World Chagas Disease Day is celebrated on April 14; this year, the emphasis is on raising public knowledge of the condition, facilitating access to vital care, and instituting disease surveillance at the basic healthcare level. The parasite Trypanosoma cruzi, which causes Chagas disease and kills 12,000 people annually, is thought to infect 6-7 million individuals worldwide, according to the World Health Organization (WHO). This puts 75 million additional people at risk of infection. Annual incidence is between 30 and 40 000 cases, however in many nations, detection rates are poor (less than 10% and frequently less than 1%), and those who are ill frequently face considerable obstacles to a proper diagnosis and healthcare.
Chagas disease is frequently referred to as a “silent disease” since the majority of patients show no symptoms during either the acute or chronic phases of infection, up until a point at which the damage is too great to be repaired. It continues to be a problem for public health, particularly in a number of endemic regions of continental Latin America where the strain on health systems is great. When therapy is given promptly after infection, and the disease can be detected and monitored at the earliest level of medical care, the condition is curable.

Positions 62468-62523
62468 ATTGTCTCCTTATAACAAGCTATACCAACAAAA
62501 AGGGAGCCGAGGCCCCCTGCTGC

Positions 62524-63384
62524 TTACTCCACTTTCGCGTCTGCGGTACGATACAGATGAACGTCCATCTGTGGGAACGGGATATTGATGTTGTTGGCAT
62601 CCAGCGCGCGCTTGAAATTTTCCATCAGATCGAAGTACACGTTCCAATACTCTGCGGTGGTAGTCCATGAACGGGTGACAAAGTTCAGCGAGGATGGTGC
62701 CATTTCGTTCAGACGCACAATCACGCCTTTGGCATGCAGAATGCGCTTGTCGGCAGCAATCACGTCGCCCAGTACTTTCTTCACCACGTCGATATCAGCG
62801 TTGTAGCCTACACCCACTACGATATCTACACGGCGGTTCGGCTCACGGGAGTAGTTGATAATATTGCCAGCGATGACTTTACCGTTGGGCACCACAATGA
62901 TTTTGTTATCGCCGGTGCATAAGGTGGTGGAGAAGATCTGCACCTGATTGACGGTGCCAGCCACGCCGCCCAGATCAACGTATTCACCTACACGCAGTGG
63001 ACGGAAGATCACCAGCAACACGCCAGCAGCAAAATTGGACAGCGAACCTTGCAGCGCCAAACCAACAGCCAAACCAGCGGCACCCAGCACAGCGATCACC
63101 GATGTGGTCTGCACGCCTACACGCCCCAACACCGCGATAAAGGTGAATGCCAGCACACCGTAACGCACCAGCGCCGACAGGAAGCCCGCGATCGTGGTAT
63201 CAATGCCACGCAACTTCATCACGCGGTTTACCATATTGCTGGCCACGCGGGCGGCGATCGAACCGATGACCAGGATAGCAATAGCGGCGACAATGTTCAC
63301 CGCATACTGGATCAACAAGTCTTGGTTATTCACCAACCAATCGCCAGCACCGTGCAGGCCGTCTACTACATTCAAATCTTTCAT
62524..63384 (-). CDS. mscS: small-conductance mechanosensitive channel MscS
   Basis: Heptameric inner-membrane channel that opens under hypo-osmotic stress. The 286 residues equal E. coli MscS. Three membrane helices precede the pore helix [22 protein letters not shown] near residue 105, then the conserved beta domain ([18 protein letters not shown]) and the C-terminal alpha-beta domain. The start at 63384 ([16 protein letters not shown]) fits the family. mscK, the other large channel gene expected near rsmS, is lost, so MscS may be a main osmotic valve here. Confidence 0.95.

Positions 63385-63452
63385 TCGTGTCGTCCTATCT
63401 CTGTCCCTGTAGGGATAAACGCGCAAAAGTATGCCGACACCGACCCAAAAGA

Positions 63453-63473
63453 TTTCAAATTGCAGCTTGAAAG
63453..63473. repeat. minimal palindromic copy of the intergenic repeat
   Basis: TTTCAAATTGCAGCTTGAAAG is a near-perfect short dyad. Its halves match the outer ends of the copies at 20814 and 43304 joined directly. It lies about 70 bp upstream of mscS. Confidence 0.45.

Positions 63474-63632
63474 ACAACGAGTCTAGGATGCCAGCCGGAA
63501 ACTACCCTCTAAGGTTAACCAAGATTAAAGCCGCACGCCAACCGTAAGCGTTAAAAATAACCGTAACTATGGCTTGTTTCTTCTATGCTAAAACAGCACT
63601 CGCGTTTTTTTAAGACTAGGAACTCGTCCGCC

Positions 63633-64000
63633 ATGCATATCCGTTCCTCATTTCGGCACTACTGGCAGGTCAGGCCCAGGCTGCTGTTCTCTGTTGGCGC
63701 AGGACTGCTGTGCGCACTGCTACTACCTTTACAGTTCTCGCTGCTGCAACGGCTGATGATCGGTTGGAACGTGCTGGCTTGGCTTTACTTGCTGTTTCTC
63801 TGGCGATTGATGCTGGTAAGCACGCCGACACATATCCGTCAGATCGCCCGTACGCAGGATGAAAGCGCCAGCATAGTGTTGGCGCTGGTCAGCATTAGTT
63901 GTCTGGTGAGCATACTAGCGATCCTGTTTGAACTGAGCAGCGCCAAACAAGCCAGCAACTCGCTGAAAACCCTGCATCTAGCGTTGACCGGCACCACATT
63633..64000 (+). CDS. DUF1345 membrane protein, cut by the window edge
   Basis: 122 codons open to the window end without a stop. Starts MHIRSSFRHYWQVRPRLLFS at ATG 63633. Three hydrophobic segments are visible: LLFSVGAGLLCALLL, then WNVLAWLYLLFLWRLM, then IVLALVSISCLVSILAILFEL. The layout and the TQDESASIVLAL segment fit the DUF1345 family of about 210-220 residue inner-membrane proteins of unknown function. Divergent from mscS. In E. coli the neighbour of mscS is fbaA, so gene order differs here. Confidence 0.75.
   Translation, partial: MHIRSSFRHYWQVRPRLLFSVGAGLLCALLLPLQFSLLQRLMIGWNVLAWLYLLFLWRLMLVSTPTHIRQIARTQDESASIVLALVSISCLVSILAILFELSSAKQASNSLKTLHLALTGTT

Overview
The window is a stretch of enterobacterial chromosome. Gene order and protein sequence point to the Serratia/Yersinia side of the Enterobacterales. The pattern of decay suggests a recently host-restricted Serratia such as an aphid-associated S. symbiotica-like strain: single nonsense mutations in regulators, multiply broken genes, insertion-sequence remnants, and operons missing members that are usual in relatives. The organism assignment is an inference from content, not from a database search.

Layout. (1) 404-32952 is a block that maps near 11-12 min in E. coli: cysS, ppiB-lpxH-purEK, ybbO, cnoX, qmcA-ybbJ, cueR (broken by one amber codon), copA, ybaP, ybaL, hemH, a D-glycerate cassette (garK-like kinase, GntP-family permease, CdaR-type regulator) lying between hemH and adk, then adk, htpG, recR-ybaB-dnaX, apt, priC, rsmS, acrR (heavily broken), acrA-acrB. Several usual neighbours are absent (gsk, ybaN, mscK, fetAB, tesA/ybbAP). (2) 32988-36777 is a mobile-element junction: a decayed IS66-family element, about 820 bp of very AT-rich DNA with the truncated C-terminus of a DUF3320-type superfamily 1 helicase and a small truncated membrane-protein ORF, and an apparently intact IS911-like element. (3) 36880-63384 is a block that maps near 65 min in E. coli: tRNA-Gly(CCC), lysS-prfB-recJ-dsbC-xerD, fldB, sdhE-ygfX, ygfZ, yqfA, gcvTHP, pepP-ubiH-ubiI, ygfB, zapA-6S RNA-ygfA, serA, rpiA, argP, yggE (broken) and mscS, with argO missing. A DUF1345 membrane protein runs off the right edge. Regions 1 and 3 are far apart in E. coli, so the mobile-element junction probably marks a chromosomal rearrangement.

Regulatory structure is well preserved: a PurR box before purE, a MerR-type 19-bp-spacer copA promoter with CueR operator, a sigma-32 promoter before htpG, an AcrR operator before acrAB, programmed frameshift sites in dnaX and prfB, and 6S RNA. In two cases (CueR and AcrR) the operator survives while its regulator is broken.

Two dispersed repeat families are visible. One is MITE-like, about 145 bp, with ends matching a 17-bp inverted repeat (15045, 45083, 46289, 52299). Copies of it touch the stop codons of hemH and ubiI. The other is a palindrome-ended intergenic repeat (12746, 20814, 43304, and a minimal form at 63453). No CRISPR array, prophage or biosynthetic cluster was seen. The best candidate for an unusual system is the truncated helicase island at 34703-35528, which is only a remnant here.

In order to ensure efficient case detection, notification, and management, diagnostic and care services should be decentralized and integrated into mainstream national health systems.
Speaking ahead of World Chagas Day, Dr. Ibrahima Socé Fall, Director of the WHO’s Global NTD Programme, said, “Chagas disease continues to have a negative impact on the lives of far too many people, both in Latin America and around the world. In order to improve case detection and diagnosis and to make sure that more and more people can take use of the therapies available to combat this crippling disease, I join my colleagues on the ground in pushing for strengthened primary health care.
About Chagas disease
The protozoan parasite Trypanosoma cruzi is what causes Chagas disease, commonly referred to as American trypanosomiasis. The term “vectorial transmission” refers to the process by which these parasites are mostly spread by contact with the feces or urine of infected blood-sucking triatomine bugs. These insects frequently inhabit homes and peridomiciliary buildings like chicken coops, pens, and warehouses in both rural and suburban locations.